The battered tech stocks are like a coiled spring poised to snap back, argues technology guru Mike Murphy, who is cherry-picking the disasters and getting fully invested in the vast tech universe.
One stock Murphy thinks is a screaming buy: Premisys Communications (PRMS), which hit 65 a share (or 116 times earnings) last May. It has slid since and is now at 8.
Adjusted for splits, that's where Premisys was when it went public two years ago. Momentum players, who had helped fire up the stock, bailed out when Premisys missed a quarterly estimate in July. Earnings, they noted, rose "only" 14%. The stock plunged 50% in the next three weeks.
In mid-March of this year, the stock got pounded again when Premisys warned analysts it would miss the Street's earnings estimate of 24 cents a share for the March quarter. Delays in shipments and a contract lost by a partner caused the shortfall. In two days, the stock dropped from 14 to 8.
But "we think most of the damage has been done to the stock price and that a bottom has been set in the 7-to-8 range," says Murphy, editor of the California Technology Stock Letter. His target at this point: 22. He sees the company returning to annual revenue growth of 45% by next year. It expects to be back on track by the June quarter, says Murphy.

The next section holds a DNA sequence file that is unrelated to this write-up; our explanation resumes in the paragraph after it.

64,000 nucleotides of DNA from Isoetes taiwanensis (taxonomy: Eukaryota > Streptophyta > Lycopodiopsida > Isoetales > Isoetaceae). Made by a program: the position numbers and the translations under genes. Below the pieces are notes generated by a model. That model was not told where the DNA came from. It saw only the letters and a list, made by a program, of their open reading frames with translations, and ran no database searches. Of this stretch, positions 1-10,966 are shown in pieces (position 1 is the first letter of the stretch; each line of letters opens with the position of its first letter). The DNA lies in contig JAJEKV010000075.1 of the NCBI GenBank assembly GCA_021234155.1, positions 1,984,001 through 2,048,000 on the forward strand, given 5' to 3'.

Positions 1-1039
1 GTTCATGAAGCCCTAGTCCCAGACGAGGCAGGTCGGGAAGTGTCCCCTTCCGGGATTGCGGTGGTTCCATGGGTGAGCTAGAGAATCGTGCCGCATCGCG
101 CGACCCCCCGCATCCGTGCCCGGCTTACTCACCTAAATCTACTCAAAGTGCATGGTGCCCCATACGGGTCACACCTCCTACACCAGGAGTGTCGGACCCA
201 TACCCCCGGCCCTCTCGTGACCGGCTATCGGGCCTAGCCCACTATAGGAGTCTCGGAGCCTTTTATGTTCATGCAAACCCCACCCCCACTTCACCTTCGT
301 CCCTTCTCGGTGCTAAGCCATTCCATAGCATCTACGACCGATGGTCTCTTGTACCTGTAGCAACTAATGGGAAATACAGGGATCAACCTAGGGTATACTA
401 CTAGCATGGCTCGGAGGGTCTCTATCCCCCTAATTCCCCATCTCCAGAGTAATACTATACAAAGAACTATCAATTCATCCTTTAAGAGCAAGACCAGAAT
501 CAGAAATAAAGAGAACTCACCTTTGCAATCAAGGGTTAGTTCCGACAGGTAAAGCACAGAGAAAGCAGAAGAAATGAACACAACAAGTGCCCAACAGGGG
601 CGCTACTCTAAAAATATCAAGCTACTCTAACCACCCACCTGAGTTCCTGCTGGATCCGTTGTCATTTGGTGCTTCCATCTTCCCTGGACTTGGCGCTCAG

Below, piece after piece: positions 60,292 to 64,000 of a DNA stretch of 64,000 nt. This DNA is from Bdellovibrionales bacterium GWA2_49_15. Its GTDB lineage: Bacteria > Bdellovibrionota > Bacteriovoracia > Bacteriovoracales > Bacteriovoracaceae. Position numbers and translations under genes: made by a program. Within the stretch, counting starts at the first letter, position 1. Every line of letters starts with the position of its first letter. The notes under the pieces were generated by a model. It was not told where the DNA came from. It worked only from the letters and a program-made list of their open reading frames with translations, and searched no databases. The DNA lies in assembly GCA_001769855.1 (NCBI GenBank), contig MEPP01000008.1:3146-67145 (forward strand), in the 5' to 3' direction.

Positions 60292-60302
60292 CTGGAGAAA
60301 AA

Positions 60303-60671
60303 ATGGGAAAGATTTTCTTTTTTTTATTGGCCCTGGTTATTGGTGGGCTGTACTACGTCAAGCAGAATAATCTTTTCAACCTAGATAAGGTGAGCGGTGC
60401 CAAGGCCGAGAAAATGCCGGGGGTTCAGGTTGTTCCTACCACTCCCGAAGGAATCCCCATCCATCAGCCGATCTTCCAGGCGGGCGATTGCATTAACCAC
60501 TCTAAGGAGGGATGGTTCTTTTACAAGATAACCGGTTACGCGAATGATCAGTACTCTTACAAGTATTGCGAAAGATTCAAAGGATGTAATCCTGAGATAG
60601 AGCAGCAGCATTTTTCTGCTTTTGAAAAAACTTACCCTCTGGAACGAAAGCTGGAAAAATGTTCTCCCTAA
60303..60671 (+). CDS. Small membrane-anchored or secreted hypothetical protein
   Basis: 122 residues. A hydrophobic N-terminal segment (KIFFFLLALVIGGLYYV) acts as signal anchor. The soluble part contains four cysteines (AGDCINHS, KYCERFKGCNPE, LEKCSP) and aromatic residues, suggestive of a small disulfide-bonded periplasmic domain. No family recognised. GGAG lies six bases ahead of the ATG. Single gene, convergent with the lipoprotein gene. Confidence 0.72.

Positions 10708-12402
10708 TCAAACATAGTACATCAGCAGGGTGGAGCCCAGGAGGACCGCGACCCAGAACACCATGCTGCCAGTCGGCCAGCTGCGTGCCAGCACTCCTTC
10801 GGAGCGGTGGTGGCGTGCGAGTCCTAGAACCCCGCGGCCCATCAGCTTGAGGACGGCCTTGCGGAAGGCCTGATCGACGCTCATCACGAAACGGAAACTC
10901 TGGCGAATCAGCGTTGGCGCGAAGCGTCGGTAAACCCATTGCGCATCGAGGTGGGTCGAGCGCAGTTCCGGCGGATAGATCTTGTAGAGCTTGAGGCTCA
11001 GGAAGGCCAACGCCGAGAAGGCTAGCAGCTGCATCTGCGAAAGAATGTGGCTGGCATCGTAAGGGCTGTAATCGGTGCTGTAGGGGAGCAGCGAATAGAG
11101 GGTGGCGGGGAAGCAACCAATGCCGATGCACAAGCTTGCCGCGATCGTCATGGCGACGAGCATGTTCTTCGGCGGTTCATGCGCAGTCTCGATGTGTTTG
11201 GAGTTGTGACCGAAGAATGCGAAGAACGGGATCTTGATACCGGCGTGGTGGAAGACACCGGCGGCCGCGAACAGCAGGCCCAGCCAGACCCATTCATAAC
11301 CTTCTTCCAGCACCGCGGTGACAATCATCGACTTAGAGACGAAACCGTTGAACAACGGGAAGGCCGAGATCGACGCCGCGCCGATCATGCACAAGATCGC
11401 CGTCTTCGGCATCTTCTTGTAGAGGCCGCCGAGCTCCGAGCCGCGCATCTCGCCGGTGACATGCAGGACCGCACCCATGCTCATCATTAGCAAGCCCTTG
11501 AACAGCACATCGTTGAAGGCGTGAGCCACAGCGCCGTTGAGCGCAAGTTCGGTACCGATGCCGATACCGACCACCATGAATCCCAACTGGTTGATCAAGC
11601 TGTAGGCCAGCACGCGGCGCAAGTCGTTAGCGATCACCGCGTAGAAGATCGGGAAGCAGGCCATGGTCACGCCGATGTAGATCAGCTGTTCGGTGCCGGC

This maker of integrated-access products for telecom providers was no slouch: Revenues in fiscal 1996 rocketed to $73.9 million, up from 1995's $30.9 million. And earnings jumped from 18 cents to 64 cents a share. But this year, some analysts have turned wary, says Chuck Hill, research director at First Call, and see lower earnings: 45 cents in the year ending June 30, 1997, and 43 cents in 1998.
Premisys was a pioneer in the early '90s with its integrated multiple-access communications server (IMACS), which rolls all of the front-end and back-end connections into one box. Premisys, says Murphy, expects to sign up five major customers by the September quarter. The company sells IMACS to equipment providers such as Motorola, Rockwell International, and Unisys, which incorporate Premisys' boxes into their systems that they in turn sell to customers.